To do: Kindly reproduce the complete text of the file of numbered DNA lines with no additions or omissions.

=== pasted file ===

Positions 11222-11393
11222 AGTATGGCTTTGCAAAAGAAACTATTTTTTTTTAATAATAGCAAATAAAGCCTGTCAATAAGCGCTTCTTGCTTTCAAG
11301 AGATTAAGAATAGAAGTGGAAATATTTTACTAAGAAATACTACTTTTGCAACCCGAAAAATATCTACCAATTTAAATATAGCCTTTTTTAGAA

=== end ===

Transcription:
Positions 11222-11393
11222 AGTATGGCTTTGCAAAAGAAACTATTTTTTTTTAATAATAGCAAATAAAGCCTGTCAATAAGCGCTTCTTGCTTTCAAG
11301 AGATTAAGAATAGAAGTGGAAATATTTTACTAAGAAATACTACTTTTGCAACCCGAAAAATATCTACCAATTTAAATATAGCCTTTTTTAGAA